In the pilot episode of Amazon’s “The Boys,” Annie January (Erin Moriarty), a newly minted member of Vought Corporation’s elite superhero group The Seven, is introduced to the world as Starlight. With the ability to emit a blinding light, she is a welcome addition to the publicly adored team, which consists of fellow super-powered citizens Homelander (Antony Starr), Queen Maeve (Dominique McElligott), A-Train (Jessie T. Usher), Translucent (Alex Hassell), The Deep (Chace Crawford) and Black Noir (Nathan Mitchell).
Following her initiation, however, Starlight comes to see the true behaviors of these celebrity “supes” when The Deep, alone with her in The Seven’s headquarters, pulls down his pants and starts masturbating after she tells him she had a poster of him in her childhood bedroom.
Starlight reacts with horror, while The Deep chuckles. “What?” he asks. “I mean, you said you had a crush on me. I figured that, you know...”
She begins walking away only to be manipulated into performing oral sex on him after he threatens to tell Vought she attacked him. “Just roll with the punches for like three minutes, maybe. It’s not a big deal,” he says. “And then you know what happens? All your dreams come true.”
The next we see of Starlight she’s vomiting in the bathroom, mascara dripping down her face.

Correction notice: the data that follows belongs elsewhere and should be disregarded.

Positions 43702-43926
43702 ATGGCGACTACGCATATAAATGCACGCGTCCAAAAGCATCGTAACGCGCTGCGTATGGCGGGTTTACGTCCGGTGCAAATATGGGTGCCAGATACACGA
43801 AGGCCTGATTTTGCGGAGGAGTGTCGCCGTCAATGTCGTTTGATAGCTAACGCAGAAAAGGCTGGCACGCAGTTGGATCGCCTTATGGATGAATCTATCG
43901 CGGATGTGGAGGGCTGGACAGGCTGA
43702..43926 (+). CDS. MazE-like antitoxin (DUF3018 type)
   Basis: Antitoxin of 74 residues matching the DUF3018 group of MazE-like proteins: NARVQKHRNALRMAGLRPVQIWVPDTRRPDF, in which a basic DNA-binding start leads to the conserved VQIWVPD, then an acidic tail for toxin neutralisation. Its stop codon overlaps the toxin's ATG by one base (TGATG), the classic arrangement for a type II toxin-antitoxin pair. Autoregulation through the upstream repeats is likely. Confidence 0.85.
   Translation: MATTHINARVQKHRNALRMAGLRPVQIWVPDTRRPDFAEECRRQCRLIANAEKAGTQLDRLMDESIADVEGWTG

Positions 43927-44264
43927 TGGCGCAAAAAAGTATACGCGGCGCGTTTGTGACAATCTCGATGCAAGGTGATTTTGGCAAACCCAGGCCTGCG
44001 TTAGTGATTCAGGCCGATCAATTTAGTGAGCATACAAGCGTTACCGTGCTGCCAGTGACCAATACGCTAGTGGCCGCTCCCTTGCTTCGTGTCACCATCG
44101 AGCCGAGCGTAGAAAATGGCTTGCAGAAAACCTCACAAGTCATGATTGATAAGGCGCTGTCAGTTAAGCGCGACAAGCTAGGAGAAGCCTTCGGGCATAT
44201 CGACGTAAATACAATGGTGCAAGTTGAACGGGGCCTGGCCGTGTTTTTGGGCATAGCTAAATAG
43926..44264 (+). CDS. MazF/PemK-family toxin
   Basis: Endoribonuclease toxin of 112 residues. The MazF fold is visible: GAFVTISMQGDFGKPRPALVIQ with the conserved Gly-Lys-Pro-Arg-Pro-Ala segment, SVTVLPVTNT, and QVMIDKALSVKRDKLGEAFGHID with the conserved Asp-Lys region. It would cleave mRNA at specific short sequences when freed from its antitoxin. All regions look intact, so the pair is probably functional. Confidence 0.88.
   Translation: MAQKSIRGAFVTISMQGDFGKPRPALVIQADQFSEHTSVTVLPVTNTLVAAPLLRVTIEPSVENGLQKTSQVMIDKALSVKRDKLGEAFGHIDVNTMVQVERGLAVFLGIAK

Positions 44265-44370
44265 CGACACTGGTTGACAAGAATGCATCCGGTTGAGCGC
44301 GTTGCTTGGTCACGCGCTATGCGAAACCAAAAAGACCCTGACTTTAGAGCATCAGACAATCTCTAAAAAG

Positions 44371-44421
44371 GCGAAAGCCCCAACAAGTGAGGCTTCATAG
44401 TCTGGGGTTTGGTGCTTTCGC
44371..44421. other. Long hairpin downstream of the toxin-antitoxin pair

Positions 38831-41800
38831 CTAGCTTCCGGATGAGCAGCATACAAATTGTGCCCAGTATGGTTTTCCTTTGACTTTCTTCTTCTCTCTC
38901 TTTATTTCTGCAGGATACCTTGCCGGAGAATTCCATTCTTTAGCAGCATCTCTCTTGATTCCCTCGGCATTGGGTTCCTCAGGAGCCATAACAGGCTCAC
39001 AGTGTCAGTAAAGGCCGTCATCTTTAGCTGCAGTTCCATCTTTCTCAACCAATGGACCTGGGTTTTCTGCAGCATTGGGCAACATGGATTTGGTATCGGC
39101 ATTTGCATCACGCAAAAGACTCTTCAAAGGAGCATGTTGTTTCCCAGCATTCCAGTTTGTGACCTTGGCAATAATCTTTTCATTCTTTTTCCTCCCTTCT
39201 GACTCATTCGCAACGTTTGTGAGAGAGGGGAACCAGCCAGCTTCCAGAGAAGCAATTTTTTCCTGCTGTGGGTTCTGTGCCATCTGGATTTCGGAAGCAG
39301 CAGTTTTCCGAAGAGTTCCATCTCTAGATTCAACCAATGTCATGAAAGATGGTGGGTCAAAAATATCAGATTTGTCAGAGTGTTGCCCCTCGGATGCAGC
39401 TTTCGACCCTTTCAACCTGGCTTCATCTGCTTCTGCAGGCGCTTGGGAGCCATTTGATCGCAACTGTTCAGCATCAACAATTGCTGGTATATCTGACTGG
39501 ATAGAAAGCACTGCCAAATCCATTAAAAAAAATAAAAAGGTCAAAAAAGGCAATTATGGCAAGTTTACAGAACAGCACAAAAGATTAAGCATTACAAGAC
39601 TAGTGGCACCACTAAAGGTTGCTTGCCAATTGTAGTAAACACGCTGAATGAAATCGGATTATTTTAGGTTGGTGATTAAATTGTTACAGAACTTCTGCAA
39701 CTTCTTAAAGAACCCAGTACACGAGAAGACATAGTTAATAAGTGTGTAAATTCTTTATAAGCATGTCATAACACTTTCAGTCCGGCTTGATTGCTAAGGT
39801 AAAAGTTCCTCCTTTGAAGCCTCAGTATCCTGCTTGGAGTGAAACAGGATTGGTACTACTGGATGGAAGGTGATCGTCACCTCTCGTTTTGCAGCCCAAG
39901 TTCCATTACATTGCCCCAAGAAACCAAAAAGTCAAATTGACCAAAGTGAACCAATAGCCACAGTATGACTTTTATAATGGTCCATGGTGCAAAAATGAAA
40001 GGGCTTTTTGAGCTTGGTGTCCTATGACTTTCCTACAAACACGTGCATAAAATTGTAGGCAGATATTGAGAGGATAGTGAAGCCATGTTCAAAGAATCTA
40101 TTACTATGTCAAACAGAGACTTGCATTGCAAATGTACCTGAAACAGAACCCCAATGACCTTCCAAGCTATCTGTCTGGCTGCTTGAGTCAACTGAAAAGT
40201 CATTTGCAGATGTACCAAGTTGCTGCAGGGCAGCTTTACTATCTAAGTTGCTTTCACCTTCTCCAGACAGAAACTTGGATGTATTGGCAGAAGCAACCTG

“It’s a big moment that catalyzes the storyline with my character about sexual abuse,” Moriarty told HuffPost this week. “Her visceral response is not the one most people would deem morally correct, but she’s unambiguously a good person. And so it brings up the idea that good people can do bad things and that so many of the choices we make can lie in the gray area.”
In the Garth Ennis and Darick Robertson graphic novel on which the show is based, Starlight is actually the victim of gang rape as Homelander, Black Noir and A-Train sexually assault her as a hazing ritual. Moriarty said “The Boys” showrunner Eric Kripke and producers Seth Rogen and Evan Goldberg initially thought the original scene might be too jarring for viewers, but the women in the writers room wanted to include this pivotal part of Starlight’s story in one way or another. As Kripke told Entertainment Weekly, “This was my female writers and producers saying, ‘This is something that happens, we think it’s important to talk about.’”
Moriarty completely agreed.
“What does align with the TV show we want to make is creating a story of sexual abuse that shines light on women and exactly what they go through, and how they don’t always have to just purely play the victim,” Moriarty said. “They can become stronger people as a result, while also condemning the men who have been perpetuating sexual abuse.”
Here’s the concept of the dark, satirical show: the scorned Billy Butcher (Karl Urban) leads a group of vigilantes called The Boys, who have been personally affected by the actions of superheroes, in a violent quest to take down The Seven. Billy’s wife Becca (Shantel VanSanten) was allegedly raped and killed by Homelander, and so he’s on a revenge mission to reveal the horrendous nature of the beloved supes.